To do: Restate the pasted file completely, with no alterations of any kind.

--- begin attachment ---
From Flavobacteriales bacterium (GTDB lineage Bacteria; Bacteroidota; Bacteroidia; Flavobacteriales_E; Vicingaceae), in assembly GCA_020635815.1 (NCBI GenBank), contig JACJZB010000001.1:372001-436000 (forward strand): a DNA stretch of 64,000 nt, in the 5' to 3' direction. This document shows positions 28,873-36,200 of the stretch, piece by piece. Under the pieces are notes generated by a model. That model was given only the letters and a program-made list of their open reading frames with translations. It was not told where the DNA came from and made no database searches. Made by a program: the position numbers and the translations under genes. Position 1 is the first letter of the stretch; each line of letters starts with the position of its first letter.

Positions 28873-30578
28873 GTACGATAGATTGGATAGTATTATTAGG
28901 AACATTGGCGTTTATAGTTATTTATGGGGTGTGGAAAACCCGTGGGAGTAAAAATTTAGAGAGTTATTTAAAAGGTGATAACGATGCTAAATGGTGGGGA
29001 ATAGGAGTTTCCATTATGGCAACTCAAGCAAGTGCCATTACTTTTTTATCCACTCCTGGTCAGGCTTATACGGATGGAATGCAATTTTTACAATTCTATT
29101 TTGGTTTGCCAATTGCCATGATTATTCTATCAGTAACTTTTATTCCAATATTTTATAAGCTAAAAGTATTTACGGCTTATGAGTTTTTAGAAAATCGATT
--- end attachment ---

From Flavobacteriales bacterium (GTDB lineage Bacteria; Bacteroidota; Bacteroidia; Flavobacteriales_E; Vicingaceae), in assembly GCA_020635815.1 (NCBI GenBank), contig JACJZB010000001.1:372001-436000 (forward strand): a DNA stretch of 64,000 nt, in the 5' to 3' direction. This document shows positions 28,873-36,200 of the stretch, piece by piece. Under the pieces are notes generated by a model. That model was given only the letters and a program-made list of their open reading frames with translations. It was not told where the DNA came from and made no database searches. Made by a program: the position numbers and the translations under genes. Position 1 is the first letter of the stretch; each line of letters starts with the position of its first letter.

Positions 28873-30578
28873 GTACGATAGATTGGATAGTATTATTAGG
28901 AACATTGGCGTTTATAGTTATTTATGGGGTGTGGAAAACCCGTGGGAGTAAAAATTTAGAGAGTTATTTAAAAGGTGATAACGATGCTAAATGGTGGGGA
29001 ATAGGAGTTTCCATTATGGCAACTCAAGCAAGTGCCATTACTTTTTTATCCACTCCTGGTCAGGCTTATACGGATGGAATGCAATTTTTACAATTCTATT
29101 TTGGTTTGCCAATTGCCATGATTATTCTATCAGTAACTTTTATTCCAATATTTTATAAGCTAAAAGTATTTACGGCTTATGAGTTTTTAGAAAATCGATT